Connecticut Governor Vetoes Rewrite of Affordable Housing Standards – NMP Skip to main content

Connecticut Governor Vetoes Rewrite of Affordable Housing Standards

Phil Hall
Jul 11, 2017
An attempt to rewrite Connecticut law to enable municipalities to qualify for moratoriums on appeals of local zoning denials for affordable housing developments was vetoed by the governor

An attempt to rewrite Connecticut law to enable municipalities to qualify for moratoriums on appeals of local zoning denials for affordable housing developments was vetoed by the governor.
 
Gov. Dannel P. Malloy rejected the legislation, House Bill 6880–An Act Concerning the Affordable Housing Land Use Appeals Procedure, which would have lowered the minimum number of housing unit-equivalent points needed for a moratorium, expanded the unit types that count towards a moratorium, and redefined median income for purposes of the incentive housing zone statutes. The legislation would have expired after five years.
 
In announcing his veto, Malloy cited the historical precedent of redlining and voiced his concern that the legislation would encourage discrimination in housing.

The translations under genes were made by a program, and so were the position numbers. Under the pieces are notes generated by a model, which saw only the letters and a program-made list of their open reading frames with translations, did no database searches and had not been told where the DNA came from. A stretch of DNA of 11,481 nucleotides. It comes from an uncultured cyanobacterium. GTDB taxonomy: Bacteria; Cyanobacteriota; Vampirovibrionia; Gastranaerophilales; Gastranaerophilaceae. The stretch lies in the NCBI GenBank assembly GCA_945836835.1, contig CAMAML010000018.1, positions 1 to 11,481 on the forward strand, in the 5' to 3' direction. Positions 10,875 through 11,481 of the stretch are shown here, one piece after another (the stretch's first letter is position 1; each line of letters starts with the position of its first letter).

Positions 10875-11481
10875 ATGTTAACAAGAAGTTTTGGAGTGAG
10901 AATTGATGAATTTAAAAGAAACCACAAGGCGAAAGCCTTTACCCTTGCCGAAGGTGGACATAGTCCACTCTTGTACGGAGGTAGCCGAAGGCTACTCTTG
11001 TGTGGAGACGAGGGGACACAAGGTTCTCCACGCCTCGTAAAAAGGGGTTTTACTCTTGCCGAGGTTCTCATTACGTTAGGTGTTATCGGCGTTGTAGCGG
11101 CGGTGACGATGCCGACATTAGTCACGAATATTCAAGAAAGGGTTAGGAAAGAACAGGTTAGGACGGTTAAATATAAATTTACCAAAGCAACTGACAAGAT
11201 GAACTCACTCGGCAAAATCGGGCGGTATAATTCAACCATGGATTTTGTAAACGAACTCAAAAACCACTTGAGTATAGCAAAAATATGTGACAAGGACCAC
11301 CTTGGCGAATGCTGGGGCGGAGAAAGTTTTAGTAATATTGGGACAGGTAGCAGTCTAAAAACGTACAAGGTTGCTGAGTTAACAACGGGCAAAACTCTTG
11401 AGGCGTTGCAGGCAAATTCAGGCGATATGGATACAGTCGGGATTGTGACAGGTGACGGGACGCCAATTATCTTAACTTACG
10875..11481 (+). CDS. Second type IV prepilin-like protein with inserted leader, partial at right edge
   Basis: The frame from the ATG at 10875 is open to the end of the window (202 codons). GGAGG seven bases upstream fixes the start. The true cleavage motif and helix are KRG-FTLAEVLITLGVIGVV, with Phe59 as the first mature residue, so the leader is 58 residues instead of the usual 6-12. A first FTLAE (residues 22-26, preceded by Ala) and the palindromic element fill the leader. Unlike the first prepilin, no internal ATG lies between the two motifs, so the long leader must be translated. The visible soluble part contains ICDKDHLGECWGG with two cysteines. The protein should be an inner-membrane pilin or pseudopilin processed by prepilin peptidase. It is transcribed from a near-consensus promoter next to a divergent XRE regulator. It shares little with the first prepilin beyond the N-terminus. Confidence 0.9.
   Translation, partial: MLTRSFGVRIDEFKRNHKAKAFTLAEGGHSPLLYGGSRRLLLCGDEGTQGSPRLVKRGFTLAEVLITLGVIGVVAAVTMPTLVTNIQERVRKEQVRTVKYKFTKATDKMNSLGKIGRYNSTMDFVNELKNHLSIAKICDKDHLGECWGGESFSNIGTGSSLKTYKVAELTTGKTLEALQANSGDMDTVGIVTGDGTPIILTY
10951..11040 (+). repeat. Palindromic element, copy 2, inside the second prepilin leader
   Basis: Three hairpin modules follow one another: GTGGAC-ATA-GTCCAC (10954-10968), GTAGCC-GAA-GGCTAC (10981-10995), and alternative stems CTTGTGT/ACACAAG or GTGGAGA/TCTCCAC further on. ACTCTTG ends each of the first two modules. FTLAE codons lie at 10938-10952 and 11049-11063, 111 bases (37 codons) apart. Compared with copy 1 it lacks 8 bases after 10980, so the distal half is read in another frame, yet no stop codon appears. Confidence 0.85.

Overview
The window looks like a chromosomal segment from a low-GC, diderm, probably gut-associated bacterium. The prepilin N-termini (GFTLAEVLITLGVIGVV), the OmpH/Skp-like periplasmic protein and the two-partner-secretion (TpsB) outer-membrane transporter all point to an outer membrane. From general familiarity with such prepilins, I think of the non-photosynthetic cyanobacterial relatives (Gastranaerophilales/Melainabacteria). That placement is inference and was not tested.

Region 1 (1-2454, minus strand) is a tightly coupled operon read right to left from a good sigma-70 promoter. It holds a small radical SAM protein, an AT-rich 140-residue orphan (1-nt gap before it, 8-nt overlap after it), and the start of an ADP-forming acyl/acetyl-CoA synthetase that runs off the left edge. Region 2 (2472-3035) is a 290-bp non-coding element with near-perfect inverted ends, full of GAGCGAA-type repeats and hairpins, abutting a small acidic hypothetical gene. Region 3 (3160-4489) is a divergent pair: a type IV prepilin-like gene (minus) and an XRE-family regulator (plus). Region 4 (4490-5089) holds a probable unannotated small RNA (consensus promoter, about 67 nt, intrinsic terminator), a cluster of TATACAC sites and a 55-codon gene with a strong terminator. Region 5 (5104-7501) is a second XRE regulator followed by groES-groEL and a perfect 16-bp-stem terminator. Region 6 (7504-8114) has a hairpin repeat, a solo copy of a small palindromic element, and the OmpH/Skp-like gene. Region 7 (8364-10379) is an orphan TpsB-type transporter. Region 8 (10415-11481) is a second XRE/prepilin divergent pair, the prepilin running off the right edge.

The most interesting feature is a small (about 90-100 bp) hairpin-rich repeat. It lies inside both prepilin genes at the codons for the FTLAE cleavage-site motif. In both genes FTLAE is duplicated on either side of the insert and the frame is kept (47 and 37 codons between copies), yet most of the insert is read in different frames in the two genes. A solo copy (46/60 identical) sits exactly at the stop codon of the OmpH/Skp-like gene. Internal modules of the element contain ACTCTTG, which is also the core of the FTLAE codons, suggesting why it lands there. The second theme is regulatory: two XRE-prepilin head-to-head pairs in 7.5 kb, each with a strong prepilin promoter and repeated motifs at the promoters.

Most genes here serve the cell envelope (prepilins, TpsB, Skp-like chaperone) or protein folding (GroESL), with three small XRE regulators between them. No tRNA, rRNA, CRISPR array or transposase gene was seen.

“For many lower-income residents who must work in areas of the state where the cost of housing is high, a long history of decisions and discriminatory policies has made securing that housing persistently difficult,” Malloy said. “Those decisions include the historical practice of redlining—denying mortgages to entire neighborhoods because of the residents’ race or ethnicity—and passing restrictive zoning rules that make it nearly impossible to build multifamily housing, or that require home lots to be so large that only the wealthy can buy them. These kinds of rules effectively price people of limited means who work in such towns out of the market. It is our responsibility as a state, and the responsibility of every city and town in Connecticut, to correct this injustice.”
 
The legislation’s authors vowed to fight to override the governor’s veto.

 
 
Published
Jul 11, 2017
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